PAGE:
Laevisuchus

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Laevisuchus
Temporal range: Late Cretaceous, 70 Ma
Laevisuchus indicus.jpg
Vertebra
Scientific classification e
Kingdom: Animalia
Phylum: Chordata
Clade: Dinosauria
Order: Saurischia
Suborder: Theropoda
Family: Noasauridae
Genus: Laevisuchus
Huene & Matley, 1933
Type species
Laevisuchusn indicus
Huene & Matley, 1933

Laevisuchus (/ˌlɛvɪˈsjkəs/ LEV-i-SEW-kəs, "light crocodile") is a genus of abelisauroid theropod dinosaur from the Late Cretaceous. Its remains were discovered by Charles Alfred Matley near Jabalpur in Maastrichtian deposits in the Lameta Formation in India, and were named and described by paleontologists Friedrich von Huene and Matley in 1933.[1] The type species is Laevisuchus indicus. The generic name is derived from Latin laevis, "light" and the Greek name for the Egyptian crocodile god, Soukhos. The specific name means "Indian" in Latin. It is known only from three cervical vertebrae (GSI K20/613, GSI K20/614 and GSI K27/696) and a dorsal vertebra (GSI K27/588). A holotype was not assigned by Huene and Matley and a lectotype has never been chosen from the syntypes. All remains except GSI K27/696 were lost; GSI K20/613 was rediscovered in 2012.

Description[edit]

Laevisuchus was a small bipedal carnivore. In 1998 David Lambert estimated it was some two metres (6.6 ft) long, 0.9 meters (3.0 feet) high, and approximately 30 kg (66 lb) in weight.[2]


Classification[edit]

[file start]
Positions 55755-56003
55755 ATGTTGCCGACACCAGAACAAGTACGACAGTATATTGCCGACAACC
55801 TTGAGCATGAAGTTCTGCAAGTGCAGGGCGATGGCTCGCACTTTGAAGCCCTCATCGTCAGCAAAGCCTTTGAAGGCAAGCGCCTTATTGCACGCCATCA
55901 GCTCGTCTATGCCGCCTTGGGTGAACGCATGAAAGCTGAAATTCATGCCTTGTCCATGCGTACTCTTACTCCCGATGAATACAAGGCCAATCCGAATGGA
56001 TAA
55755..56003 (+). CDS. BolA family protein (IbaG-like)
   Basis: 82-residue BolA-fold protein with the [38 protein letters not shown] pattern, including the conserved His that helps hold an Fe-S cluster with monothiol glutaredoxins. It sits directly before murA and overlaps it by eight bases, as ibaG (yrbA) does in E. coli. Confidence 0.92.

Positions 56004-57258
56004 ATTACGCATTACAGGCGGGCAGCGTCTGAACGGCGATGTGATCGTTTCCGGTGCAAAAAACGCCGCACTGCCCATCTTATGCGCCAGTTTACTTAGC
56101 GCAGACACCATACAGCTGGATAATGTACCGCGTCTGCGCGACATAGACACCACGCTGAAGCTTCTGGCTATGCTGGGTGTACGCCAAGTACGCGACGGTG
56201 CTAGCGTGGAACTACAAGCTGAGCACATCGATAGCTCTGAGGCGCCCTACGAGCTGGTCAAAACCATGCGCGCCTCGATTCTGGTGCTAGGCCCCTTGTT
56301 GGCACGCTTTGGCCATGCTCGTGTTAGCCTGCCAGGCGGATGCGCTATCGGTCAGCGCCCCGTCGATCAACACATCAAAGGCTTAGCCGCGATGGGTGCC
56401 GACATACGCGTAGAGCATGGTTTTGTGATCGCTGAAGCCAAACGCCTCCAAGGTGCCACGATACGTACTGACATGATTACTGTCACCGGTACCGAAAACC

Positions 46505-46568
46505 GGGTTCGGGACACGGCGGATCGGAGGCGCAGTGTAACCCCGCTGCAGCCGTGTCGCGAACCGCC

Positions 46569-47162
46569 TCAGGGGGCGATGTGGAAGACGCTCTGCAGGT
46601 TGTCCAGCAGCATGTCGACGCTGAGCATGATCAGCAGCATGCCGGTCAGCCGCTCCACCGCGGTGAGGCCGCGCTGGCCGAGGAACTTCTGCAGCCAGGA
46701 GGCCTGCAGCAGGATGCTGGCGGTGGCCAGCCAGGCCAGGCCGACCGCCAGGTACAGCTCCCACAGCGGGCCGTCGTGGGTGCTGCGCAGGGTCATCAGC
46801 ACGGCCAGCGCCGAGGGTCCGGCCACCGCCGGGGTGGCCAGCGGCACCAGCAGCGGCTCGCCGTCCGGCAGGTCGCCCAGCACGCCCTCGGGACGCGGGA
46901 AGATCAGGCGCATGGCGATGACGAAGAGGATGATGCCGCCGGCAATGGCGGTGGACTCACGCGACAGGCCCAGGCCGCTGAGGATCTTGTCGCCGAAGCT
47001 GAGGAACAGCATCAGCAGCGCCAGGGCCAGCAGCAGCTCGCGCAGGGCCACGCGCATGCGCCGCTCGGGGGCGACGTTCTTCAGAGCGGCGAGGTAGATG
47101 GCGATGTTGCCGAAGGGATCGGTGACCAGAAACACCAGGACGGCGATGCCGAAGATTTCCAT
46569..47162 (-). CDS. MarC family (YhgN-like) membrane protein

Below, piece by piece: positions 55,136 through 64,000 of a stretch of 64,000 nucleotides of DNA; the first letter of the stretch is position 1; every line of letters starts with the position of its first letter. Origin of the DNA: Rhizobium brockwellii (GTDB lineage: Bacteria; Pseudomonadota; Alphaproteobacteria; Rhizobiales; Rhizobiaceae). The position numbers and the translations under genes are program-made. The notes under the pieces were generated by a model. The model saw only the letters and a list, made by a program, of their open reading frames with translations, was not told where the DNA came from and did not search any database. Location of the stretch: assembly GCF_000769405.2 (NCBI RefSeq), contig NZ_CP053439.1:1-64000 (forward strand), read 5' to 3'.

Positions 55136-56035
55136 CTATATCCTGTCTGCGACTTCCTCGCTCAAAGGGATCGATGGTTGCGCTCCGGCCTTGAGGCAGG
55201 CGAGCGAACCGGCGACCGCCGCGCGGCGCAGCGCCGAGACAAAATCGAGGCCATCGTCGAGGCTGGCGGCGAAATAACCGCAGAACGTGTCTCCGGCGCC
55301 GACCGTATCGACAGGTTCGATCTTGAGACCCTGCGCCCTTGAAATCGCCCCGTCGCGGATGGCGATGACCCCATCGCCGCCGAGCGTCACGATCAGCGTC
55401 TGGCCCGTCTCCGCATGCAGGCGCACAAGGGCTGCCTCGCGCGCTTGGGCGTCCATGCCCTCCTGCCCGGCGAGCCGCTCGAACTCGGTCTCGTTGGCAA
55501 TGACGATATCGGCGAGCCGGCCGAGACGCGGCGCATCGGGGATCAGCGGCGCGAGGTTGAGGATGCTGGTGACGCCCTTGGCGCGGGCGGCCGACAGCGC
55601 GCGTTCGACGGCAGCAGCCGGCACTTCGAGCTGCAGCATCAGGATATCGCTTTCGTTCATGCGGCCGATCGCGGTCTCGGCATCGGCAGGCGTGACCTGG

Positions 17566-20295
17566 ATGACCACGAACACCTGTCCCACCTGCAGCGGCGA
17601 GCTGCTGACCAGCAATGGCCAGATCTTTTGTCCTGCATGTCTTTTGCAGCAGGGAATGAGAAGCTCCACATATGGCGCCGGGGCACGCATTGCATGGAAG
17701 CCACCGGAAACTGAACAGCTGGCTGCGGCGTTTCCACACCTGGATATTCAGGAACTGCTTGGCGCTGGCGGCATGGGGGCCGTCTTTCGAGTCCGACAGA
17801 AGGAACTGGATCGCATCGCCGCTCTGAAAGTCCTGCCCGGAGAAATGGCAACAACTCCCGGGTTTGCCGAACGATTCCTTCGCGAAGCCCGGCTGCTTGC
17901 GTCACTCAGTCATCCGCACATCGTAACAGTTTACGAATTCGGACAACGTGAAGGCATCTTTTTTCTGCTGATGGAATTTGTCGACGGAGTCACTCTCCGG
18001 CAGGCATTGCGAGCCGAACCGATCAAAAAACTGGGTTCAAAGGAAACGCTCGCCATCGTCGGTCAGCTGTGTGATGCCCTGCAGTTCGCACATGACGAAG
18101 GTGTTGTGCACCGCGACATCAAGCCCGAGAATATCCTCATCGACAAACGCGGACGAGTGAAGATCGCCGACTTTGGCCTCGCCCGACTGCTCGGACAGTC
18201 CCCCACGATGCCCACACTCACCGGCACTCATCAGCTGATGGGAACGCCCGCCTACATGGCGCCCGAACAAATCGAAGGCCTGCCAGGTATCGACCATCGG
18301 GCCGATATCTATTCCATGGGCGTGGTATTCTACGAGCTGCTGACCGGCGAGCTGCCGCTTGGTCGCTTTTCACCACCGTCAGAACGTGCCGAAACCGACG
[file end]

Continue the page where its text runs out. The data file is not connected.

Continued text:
Laevisuchus was originally classified by Huene as a coelurid due to the similarity of its vertebrae with those of "Aristosuchus". However, an analysis in 2004 has shown it to be an abelisauroid because of its long epipophyses, a pair of foramina on the centrum, and low and triangular neural spines. The vertebrae specifically resemble those of noasaurids like Masiakasaurus and Noasaurus due to having more anteriorly placed neural spines and posteriorly reduced epipophyses [3][4]

See also[edit]

References[edit]

  1. ^ F. v. Huene and C. A. Matley, 1933, "The Cretaceous Saurischia and Ornithischia of the Central Provinces of India", Palaeontologica Indica (New Series), Memoirs of the Geological Survey of India 21(1): 1-74
  2. ^ Lambert, D. (1998). The Wordsworth Book of Dinosaurs, Britain: Mackays of Chatham PLC.
  3. ^ Tykoski, R.S. & Rowe, T. (2004). "Ceratosauria". In: Weishampel, D.B., Dodson, P., & Osmolska, H. (Eds.) The Dinosauria (2nd edition). Berkeley: University of California Press. Pp. 47–70 ISBN 0-520-24209-2
  4. ^ F. E. Novas, F. L. Agnolin, and S. Bandyopadhyay, 2004, "Cretaceous theropods from India: a review of specimens described by Huene and Matley (1933)", Revista del Museo Argentino de Ciencias Naturales, nuevo serie 6(1): 67-103

External links[edit]